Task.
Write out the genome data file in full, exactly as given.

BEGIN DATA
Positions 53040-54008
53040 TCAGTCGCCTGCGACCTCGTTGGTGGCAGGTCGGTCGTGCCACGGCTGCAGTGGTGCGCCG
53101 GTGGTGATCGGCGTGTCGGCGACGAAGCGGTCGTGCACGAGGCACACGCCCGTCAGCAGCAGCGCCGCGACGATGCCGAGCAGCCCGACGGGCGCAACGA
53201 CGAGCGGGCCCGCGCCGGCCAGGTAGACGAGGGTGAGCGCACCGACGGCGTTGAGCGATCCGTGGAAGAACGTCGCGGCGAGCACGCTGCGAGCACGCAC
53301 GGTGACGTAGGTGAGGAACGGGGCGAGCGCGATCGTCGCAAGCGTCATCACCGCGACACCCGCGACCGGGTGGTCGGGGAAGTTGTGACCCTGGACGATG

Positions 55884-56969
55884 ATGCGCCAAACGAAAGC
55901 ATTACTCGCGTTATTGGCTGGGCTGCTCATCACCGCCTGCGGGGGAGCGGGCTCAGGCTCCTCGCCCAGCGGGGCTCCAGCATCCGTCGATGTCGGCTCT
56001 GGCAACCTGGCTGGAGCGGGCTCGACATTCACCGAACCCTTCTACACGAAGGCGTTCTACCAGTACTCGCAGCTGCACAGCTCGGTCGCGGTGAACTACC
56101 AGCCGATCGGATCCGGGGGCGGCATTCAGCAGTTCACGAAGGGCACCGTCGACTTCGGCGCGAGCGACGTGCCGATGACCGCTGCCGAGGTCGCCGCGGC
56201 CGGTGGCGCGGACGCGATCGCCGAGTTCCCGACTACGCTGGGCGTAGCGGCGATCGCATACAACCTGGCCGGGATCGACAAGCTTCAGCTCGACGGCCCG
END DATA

Positions 53040-54008
53040 TCAGTCGCCTGCGACCTCGTTGGTGGCAGGTCGGTCGTGCCACGGCTGCAGTGGTGCGCCG
53101 GTGGTGATCGGCGTGTCGGCGACGAAGCGGTCGTGCACGAGGCACACGCCCGTCAGCAGCAGCGCCGCGACGATGCCGAGCAGCCCGACGGGCGCAACGA
53201 CGAGCGGGCCCGCGCCGGCCAGGTAGACGAGGGTGAGCGCACCGACGGCGTTGAGCGATCCGTGGAAGAACGTCGCGGCGAGCACGCTGCGAGCACGCAC
53301 GGTGACGTAGGTGAGGAACGGGGCGAGCGCGATCGTCGCAAGCGTCATCACCGCGACACCCGCGACCGGGTGGTCGGGGAAGTTGTGACCCTGGACGATG

Positions 55884-56969
55884 ATGCGCCAAACGAAAGC
55901 ATTACTCGCGTTATTGGCTGGGCTGCTCATCACCGCCTGCGGGGGAGCGGGCTCAGGCTCCTCGCCCAGCGGGGCTCCAGCATCCGTCGATGTCGGCTCT
56001 GGCAACCTGGCTGGAGCGGGCTCGACATTCACCGAACCCTTCTACACGAAGGCGTTCTACCAGTACTCGCAGCTGCACAGCTCGGTCGCGGTGAACTACC
56101 AGCCGATCGGATCCGGGGGCGGCATTCAGCAGTTCACGAAGGGCACCGTCGACTTCGGCGCGAGCGACGTGCCGATGACCGCTGCCGAGGTCGCCGCGGC
56201 CGGTGGCGCGGACGCGATCGCCGAGTTCCCGACTACGCTGGGCGTAGCGGCGATCGCATACAACCTGGCCGGGATCGACAAGCTTCAGCTCGACGGCCCG